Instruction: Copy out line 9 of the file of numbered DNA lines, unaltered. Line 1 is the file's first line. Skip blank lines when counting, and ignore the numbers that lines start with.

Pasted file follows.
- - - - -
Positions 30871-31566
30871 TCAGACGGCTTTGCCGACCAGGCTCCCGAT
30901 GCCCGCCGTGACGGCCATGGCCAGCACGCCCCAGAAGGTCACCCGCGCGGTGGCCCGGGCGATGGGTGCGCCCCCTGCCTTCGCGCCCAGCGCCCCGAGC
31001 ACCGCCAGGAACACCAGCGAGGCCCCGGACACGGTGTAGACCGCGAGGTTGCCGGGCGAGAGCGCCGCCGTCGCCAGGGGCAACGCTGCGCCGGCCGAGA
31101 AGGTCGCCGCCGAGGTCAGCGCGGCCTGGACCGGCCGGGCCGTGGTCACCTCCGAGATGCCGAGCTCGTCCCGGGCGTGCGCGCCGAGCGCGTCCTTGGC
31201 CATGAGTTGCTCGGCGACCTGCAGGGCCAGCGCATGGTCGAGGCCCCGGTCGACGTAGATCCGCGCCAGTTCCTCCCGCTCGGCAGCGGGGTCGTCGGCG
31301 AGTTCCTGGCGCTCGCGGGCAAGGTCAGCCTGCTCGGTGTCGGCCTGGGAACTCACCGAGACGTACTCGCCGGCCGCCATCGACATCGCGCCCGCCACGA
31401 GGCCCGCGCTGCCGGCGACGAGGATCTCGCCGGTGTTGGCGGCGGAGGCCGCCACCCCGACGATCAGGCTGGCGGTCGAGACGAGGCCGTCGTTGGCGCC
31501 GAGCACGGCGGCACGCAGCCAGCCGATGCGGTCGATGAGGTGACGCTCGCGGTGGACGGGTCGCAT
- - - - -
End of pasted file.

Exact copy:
31501 GAGCACGGCGGCACGCAGCCAGCCGATGCGGTCGATGAGGTGACGCTCGCGGTGGACGGGTCGCAT